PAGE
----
• The results of additional tests, such as computed tomography (CT) or magnetic resonance imaging (MRI)

Family members may need to give information about symptoms, as those affected may not be aware of their symptoms.

Of mental status tests, consisting of simple questions and tasks, help doctors determine whether people with dementia.

Sometimes a more detailed examination (called a neuropsychological test) is necessary. This exam analyzes all cognitive functions, including mood, and generally lasts 1 to 3 hours. This exam helps doctors distinguish dementia from other conditions that can cause similar symptoms, such as memory impairment associated with aging, mild cognitive impairment, and depression.

Information from the above sources will usually help doctors rule out delirium as the cause of symptoms ( Comparison of Confusion Syndrome and Dementia ). This is an essential step because delirium, unlike dementia, can be corrected if treated quickly.

Finding Of Frontotemporal Dementia

The finding of frontotemporal dementia is based on typical symptoms, including their development.

Computed tomography scan (CT) and(MRI) magnetic resonance imaging are done to conclude which parts of the brain are affected and to what extent and rule out other possible causes (such as brain tumors, abscesses, or strokes ). However, CT or MRI may not detect changes characteristic of frontotemporal dementia until late in the course of the disease. A positron emission tomography can help differentiate frontotemporal dementia from Alzheimer’s disease.


  • Symptom relief
  • Support measures

There is no exact treatment for frontotemporal dementia.

Generally, treatment focuses on:

  • Symptom management
  • Assistance

For example, if compulsive actions are a problem, antipsychotics can be used. Speech therapy sessions can help people with their language problems.

Security And Assistance Measures

Creating a safe and supportive situation can be very helpful (see Creating a Beneficial Environment for People With Dementia ).

Generally, the environment should be bright, cheerful, safe, stable, and designed to facilitate orientation. Stimulation, such as radio or television, is helpful, but over-stimulation should be avoided.

A structured environment and the implementation of routines allow people with frontotemporal dementia to orient themselves and feel safe, providing a sense of stability. Any changes in the environment, routines, or caregivers should be clear and explained to people.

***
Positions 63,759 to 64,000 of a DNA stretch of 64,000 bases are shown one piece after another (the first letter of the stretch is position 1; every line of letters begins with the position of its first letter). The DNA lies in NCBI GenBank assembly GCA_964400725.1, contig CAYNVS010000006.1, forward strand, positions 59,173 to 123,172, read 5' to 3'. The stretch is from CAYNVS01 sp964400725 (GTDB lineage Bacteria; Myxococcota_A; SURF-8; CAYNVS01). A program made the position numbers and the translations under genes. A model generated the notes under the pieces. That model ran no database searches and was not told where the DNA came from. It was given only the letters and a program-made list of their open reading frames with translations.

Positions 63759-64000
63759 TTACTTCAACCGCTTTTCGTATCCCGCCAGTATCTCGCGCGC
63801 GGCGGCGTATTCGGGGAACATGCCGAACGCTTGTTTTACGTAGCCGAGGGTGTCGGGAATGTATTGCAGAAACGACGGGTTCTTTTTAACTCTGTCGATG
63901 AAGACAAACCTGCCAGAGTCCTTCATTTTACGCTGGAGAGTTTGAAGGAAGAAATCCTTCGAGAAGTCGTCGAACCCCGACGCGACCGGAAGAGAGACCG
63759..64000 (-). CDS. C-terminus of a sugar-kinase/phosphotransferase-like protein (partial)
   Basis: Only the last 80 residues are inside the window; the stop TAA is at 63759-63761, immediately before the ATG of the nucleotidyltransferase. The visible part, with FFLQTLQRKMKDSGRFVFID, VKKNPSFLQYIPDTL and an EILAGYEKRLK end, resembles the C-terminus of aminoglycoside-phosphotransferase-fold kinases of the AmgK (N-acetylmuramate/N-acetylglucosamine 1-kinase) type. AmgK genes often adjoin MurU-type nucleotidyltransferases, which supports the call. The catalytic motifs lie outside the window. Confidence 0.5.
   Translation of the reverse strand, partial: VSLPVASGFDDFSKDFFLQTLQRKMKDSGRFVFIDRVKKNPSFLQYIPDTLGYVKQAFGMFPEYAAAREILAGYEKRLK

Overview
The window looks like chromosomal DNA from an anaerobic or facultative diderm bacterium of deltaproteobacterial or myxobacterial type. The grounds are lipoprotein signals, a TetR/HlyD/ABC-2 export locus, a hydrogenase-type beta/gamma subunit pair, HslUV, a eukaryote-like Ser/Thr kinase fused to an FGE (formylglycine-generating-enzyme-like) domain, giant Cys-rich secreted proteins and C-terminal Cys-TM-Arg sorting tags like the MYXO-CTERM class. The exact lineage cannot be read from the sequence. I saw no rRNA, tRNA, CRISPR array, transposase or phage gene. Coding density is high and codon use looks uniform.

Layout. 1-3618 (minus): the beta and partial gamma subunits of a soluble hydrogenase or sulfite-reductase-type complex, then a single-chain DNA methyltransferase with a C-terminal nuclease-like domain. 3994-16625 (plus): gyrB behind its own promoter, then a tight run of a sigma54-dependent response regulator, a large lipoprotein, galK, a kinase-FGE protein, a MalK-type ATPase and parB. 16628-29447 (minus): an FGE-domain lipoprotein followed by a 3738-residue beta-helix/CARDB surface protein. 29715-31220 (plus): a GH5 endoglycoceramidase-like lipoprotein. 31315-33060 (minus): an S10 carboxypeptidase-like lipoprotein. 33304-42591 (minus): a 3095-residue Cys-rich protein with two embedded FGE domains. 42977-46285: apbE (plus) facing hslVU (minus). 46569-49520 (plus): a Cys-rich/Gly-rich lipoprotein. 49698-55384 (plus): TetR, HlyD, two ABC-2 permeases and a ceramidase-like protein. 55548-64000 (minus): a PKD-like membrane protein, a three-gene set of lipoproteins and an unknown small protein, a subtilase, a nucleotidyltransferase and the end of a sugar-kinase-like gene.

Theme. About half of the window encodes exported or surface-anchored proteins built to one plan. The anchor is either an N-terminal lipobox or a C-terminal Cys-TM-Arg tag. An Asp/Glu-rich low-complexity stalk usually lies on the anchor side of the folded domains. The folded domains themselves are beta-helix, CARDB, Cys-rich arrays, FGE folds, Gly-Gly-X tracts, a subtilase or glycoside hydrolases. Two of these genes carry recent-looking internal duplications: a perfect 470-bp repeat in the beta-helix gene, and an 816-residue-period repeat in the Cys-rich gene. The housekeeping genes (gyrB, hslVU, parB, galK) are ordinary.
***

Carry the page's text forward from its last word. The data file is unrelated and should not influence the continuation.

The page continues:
Following a daily routine for tasks like washing, eating, and going to bed can help people with frontotemporal dementia remember. Following a regular bedtime routine can help them sleep better.

Regular activities can help people feel independent and focus their attention on useful or enjoyable tasks. These activities should include physical and mental activities. Activities should be broken down into smaller parts or simplified as dementia worsens.


The care of people with dementia is stressful and demanding, and caregivers can become down and exhausted, often ignoring their own mental and physical health. The resulting measures may be helpful to caregivers ( Care of the caregiver ):

  • Learn to understand and meet the needs of people with dementia and what to expect of them: Caregivers can obtain this information from nurses, social workers, organizations, and from printed or published materials in line.
  • Seek help when needed: Caregivers can talk to social workers (especially those at the local hospital) about suitable help options, such as outpatient programs, home visits for DE nurses, part-time or full-time home help and home help. Psychological help and support groups can also be helpful.
  • Self-protection: the caregiver must take care of his health. He must not stop seeing his friends, stop practicing his hobbies and activities.

Terminal Phase Problems

Before people with frontotemporal dementia are incapacitated, decisions must be made about medical care, and financial and legal agreements must be made. These provisions are called advance directives. People must designate a legally authorized person to make treatment decisions on their behalf (power of attorney for care). They should discuss their care wishes with this person and their doctor. These issues need to be addressed thoroughly before it is necessary to make these decisions.

At an advanced stage of frontotemporal dementia, treatment should improve the person’s comfort and not prolong their life.